** Step 2 **
Testing: {}
Relaxed: {[Rfi,PodRR], PodWR}
Safe   : {[Rfi,PodRW], Rfe, Fre, Wse, PodWW, PodRW, PodRR, MFencedWW, MFencedWR, MFencedRW, MFencedRR}
Phase 1 in E (0 tests)
Phase 2 in D (17 tests)

The same check is performed for 4 additional rounds as governed by the default value of 5 for the setting of stabilise. Round number 6 then shows the result of exploration, (i.e. the pair (RelaxA, SafeA)), prefixed by the list of tests that justify observed relaxations:

** Step 6 **
...
++ Witness(es) for relaxed [Rfi,PodRR] ++
A001: 'Rfi PodRR Fre Rfi PodRR Fre' {[Rfi,PodRR], Fre}
++++++++
++ Witness(es) for relaxed PodWR ++
A003: 'Fre PodWR Fre PodWR' {Fre, PodWR}
++++++++
Observed relaxed: {Rfi, PodWR}
Observed safe: {Rfe, Fre, Wse, PodWW, PodRW, PodRR, MFencedWW, MFencedWR, MFencedRW, MFencedRR}

And we go again for 5 additional rounds of pure conformance check:

** Now checking safe set conformance **
** Step 7 **
Phase 2 in F (17 tests)
...
* Step 12 **
Observed relaxed: {Rfi, PodWR}
Observed safe: {Rfe, Fre, Wse, PodWW, PodRW, PodRR, MFencedWW, MFencedWR, MFencedRW, MFencedRR}

Once exploration is complete, all litmus tests and logs of litmus7 runs are still present in their directories A, B, etc. For instance, the directory F contain the 10 logs of the final conformance check, as the files F.01, …, F.09:

$ ls F/F.??
F/F.00  F/F.01  F/F.02  F/F.03  F/F.04  F/F.05  F/F.06  F/F.07  F/F.08  F/F.09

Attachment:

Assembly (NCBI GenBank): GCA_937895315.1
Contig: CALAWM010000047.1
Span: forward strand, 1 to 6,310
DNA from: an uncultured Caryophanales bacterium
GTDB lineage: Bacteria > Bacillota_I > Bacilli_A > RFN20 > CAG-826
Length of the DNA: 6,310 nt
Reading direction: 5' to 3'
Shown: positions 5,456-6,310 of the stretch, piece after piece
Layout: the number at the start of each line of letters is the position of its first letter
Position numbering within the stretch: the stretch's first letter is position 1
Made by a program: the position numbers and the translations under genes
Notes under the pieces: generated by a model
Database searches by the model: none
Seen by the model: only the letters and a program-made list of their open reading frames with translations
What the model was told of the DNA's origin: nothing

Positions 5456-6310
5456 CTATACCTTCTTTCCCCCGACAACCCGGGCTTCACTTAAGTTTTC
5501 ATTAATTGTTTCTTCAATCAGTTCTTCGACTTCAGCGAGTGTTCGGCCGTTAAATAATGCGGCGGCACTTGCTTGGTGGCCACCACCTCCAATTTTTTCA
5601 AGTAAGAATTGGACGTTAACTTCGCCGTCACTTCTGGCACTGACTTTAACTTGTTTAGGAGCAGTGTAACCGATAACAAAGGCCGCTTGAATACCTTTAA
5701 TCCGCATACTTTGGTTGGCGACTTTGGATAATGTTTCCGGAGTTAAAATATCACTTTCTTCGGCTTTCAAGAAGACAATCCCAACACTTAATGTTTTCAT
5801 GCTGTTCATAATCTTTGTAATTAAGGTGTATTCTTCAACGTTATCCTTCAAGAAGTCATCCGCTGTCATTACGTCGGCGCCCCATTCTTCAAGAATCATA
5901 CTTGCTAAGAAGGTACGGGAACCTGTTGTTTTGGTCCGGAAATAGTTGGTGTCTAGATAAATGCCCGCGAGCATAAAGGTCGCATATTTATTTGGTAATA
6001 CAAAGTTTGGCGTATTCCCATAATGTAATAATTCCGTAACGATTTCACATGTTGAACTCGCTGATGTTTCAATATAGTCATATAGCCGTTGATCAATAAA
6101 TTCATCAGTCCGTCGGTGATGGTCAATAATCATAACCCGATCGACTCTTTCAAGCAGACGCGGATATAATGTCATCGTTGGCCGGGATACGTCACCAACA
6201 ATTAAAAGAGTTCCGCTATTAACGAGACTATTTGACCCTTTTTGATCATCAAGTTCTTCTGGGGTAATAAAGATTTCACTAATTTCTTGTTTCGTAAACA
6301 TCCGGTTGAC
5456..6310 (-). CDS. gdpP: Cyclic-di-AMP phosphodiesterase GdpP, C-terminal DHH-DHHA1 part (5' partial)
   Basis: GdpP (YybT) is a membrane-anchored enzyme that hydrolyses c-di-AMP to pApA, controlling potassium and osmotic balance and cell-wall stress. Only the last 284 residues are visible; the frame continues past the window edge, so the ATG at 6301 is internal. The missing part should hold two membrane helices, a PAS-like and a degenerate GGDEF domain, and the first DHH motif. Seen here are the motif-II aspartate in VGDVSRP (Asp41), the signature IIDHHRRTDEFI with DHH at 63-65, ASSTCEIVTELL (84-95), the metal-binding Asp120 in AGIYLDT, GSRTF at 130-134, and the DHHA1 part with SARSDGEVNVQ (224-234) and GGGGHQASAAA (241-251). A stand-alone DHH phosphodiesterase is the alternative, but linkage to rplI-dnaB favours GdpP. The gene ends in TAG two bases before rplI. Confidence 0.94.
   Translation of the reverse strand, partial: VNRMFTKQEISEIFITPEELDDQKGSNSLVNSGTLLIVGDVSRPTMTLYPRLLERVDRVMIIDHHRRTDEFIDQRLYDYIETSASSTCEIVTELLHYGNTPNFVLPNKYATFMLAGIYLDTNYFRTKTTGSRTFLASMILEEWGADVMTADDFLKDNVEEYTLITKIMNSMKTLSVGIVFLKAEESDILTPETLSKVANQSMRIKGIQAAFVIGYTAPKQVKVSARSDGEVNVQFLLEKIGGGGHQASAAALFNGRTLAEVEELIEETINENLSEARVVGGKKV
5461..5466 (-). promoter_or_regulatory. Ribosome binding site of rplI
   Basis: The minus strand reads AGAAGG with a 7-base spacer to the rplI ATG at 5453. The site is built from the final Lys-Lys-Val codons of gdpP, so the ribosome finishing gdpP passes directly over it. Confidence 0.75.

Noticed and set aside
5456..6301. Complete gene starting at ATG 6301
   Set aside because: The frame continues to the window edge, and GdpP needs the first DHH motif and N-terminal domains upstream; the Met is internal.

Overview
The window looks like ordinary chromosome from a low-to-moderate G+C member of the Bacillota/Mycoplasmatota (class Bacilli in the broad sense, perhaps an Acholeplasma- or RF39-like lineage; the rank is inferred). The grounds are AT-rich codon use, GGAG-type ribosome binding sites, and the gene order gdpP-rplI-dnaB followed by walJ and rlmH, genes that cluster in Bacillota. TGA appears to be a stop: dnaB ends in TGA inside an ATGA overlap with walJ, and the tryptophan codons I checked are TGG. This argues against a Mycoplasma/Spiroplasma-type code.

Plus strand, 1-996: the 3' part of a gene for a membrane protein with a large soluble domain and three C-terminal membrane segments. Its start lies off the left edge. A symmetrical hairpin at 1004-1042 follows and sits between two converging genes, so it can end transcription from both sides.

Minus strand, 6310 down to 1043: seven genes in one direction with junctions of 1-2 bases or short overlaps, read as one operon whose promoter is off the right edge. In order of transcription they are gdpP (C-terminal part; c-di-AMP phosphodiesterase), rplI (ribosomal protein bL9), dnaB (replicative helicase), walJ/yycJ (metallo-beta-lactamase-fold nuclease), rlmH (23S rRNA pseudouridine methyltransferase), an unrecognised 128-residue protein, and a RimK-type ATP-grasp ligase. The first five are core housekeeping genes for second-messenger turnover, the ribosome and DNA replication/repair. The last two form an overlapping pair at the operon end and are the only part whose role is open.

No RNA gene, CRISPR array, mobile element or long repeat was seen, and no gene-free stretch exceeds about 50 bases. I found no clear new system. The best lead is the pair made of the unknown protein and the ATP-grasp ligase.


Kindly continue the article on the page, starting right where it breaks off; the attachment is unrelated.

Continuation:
The tool dont7 offers a convenient replay feature:

$ dont -restart
** Step 0 *
...
* Step 12 **
Observed relaxed: {Rfi, PodWR}
Observed safe: {Rfe, Fre, Wse, PodWW, PodRW, PodRR, MFencedWW, MFencedWR, MFencedRW, MFencedRR}

The command above takes a few seconds of time, since experiments are not run again. Instead, the logs of litmus7 runs are read and their interpretation is re-performed. Notice that the restart feature also permits to pursue interrupted experiments.

25  Usage of dont7

In effect, the tool dont7 automates the complete testing procedure described in the documentation of diy7 proper (Sec. 6). It is to be noticed that dont7 requires a fully functional installation of the diy7 tool suite. In particular, the commands diy7 and litmus7 must be installed and runnable as “diy7” and “litmus7” (i.e. installed in path).

25.1  Command-line options

The automated front-end dont7 is configured mostly by the means of a configuration file, which dont7 takes as a command-line argument. Nevertheless, dont7 accepts the following, limited, set of options:

-v
Be verbose, repeat to increase verbosity.
-version
Show version number and exit.
-arch (X86|PPC|ARM)
Set architecture. Default is X86. ARM is untested.
-mode (conform|explo)
Set main mode, either conformance check or exploration. Default is explo.
-nprocs <n>
Generate tests up to <n> processors (defaults: X86=2, PPC=4)
-restart
Restart the experiment in hand in current directory.

Except for -restart command lines options are not intended for normal use. In particular, command-line options do not override values defined in configuration files.

Namely, there are many parameters to set and appropriate values for them will depend on the tested machine. In particular, litmus7 parameters need to be chosen carefully, by the means of preliminary experiments. For instructions on configuring litmus7, refer to Sec. 2 of litmus7 documentation.